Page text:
Just before the Christmas holidays, the Department of the Treasury’s Financial Crimes Enforcement Network (FinCEN) issued proposed rulemaking entitled “Requirements for Certain Transactions Involving Convertible Virtual Currency or Digital Assets.”  The proposed regulations seek to “require banks and money service businesses (“MSBs”) to submit reports, keep records, and verify the identity of customers in relation to transactions involving convertible virtual currency (“CVC”) or digital assets with legal tender status (“legal tender digital assets” or “LTDA”) held in unhosted wallets…”  The proposed rulemaking is set to be adopted under the Bank Secrecy Act (BSA).

FinCEN justified their proposal on national security grounds – i.e., the national security threat posed by bad actors using CVCs to, inter alia, “facilitate international terrorist financing, weapons proliferation, sanctions evasion, and transactional money laundering.”  Thus, the question arising out of the proposal is the same that often arises – indeed, it’s the same question that came out of the Schrems II decision that led to the invalidation of Privacy Shield last year: What is the proper balance of national security vs. personal privacy?

Specifically, in the case of FinCEN’s recent proposal, banks and MSBs would be required to:

  1. file a report with FinCEN containing certain information related to a customer’s CVC or LTDA transaction and counterparty (including name and physical address), and to verify the identity of their customer, if a counterparty to the transaction is using an unhosted or otherwise covered wallet and the transaction is greater than $10,000 (or the transaction is one of multiple CVC transactions involving such counterparty wallets and the customer flowing through the bank or MSB within a 24-hour period that aggregate to value in or value out of greater than $10,ooo); and
  2. keep records of a customer’s CVC or LTDA transaction and counterparty, including verifying the identity of their customer, if a counterparty is using an unhosted or otherwise covered wallet and the transaction is greater than $3,000.

The proposed rulemaking was open for public comments for only 15 days (the standard public comment period for these types of policies is 60 days), until January 4, 2021.  (Note: the Electronic Frontier Foundation (EEF) and Coinbase both criticized the limited timeframe for public comments, given that the holidays occurred during the 15-day period).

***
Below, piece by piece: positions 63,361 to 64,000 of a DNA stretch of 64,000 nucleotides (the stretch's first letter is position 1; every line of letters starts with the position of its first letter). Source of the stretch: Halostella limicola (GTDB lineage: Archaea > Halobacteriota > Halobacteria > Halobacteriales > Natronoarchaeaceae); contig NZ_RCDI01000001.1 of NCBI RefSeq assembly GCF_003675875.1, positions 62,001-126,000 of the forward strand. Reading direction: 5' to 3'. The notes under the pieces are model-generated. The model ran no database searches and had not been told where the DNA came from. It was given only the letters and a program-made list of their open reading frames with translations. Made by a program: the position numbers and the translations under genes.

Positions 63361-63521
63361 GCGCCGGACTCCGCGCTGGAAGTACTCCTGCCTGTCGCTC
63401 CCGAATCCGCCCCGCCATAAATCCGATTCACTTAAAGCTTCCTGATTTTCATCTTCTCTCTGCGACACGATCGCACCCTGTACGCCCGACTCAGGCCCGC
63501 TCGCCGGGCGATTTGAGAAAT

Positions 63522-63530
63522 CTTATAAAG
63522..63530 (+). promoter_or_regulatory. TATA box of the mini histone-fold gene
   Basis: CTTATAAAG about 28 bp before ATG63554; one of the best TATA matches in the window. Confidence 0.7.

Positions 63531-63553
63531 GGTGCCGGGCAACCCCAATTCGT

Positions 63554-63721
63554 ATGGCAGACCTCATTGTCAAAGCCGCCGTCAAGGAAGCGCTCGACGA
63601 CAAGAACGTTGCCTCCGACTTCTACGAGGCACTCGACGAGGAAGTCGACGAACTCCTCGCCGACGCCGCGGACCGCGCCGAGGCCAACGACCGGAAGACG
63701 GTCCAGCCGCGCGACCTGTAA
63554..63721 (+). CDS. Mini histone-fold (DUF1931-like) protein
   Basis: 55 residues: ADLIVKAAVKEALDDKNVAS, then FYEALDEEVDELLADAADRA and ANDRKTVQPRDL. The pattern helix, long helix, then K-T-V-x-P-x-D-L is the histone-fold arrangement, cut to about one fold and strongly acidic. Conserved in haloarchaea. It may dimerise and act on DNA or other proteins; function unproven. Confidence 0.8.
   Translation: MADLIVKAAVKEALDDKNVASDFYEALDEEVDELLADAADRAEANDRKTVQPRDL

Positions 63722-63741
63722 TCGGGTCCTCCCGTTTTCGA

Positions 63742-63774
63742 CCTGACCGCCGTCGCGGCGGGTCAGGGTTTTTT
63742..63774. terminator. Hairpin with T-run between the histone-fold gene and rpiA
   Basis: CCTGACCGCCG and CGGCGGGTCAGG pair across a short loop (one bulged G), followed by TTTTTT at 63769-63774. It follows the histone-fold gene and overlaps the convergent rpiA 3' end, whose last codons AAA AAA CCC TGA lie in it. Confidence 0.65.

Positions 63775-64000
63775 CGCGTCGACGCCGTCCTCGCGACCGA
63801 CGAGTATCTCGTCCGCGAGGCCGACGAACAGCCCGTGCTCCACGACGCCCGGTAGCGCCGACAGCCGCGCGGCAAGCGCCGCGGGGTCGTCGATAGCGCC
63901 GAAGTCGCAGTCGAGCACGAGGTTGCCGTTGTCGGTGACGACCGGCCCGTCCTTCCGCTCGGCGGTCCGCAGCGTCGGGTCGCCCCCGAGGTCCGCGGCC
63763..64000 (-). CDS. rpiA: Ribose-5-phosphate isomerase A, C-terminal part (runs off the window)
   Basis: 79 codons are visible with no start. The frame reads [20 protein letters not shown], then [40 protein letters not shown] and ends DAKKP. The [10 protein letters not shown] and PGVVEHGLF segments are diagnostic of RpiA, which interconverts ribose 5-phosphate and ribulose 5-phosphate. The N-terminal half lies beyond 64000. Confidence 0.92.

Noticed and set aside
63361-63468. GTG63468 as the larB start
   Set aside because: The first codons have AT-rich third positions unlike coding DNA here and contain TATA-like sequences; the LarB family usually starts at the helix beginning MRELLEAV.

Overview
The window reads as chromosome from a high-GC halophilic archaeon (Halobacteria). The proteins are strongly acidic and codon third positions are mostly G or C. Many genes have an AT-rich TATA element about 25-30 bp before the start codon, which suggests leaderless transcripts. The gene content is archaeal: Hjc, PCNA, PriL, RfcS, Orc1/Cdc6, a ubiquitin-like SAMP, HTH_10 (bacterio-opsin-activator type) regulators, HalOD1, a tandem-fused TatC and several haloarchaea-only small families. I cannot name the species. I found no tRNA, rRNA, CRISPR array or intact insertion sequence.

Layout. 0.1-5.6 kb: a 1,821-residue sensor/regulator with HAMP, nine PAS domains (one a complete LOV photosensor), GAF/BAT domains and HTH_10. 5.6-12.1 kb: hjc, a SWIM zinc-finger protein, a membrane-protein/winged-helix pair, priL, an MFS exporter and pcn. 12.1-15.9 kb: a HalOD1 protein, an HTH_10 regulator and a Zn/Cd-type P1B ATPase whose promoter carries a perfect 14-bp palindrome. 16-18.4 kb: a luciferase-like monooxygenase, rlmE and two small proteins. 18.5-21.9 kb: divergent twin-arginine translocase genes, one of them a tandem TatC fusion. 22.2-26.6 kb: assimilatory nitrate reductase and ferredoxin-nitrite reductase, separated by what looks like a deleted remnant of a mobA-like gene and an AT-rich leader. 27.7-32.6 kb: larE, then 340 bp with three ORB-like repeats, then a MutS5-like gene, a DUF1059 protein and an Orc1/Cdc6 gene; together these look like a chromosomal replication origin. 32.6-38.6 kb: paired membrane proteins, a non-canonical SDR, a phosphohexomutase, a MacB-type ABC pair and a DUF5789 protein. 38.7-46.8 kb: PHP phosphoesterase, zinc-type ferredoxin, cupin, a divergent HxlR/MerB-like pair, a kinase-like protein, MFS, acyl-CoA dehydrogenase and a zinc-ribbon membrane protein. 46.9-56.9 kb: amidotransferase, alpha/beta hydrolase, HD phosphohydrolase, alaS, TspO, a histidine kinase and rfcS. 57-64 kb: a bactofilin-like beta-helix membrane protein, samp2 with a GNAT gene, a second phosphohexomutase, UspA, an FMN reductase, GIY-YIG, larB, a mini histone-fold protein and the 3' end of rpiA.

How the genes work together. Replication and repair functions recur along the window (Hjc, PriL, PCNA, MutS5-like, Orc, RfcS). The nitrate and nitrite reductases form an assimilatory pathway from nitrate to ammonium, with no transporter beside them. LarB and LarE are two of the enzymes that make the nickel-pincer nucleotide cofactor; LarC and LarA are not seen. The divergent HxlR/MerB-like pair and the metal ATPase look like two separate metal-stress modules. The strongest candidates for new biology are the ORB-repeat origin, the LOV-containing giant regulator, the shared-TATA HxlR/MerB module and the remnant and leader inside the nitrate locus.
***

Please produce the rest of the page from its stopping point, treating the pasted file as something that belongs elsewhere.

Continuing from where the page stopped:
Several of the public comments on the proposal were focused on privacy-related concerns.  Even though the proposal sought to make the know your customer (KYC) rules for traditional banking institutions equally applicable to cryptocurrency, commenters argued that the promises of cryptocurrency (e.g., privacy and self-sovereignty) and the technological nature of cryptocurrency (e.g., the public ledger for blockchain-based currencies like Bitcoin) introduced new concerns.

For example, EEF noted that some cryptocurrencies like Bitcoin keep a public record of all transactions.  Thus, if the name of a user connected with a particular Bitcoin address is known, “the government may have access to a massive amount of data beyond just what the regulation purports to cover.”

Jack Dorsey, the CEO of Twitter and Square, also submitted comments.  Dorsey’s major complaint was that the proposed rules would create “unnecessary friction” between cryptocurrency users and financial institutions, which could lead to “perverse incentives.”  “To put it plainly – were the [regulations] to be implemented as written, Square would be required to collect unreliable data about people who have not opted into our service or signed up as our customers.”

Of course, the proposed rulemaking will not be the end of action in cryptocurrency regulation.  The recently passed “National Defense Authorization Act for Fiscal Year 2021” (H.R.6395) contains additional anti-money laundering tools that may further complicate cryptocurrency procedures in the coming months.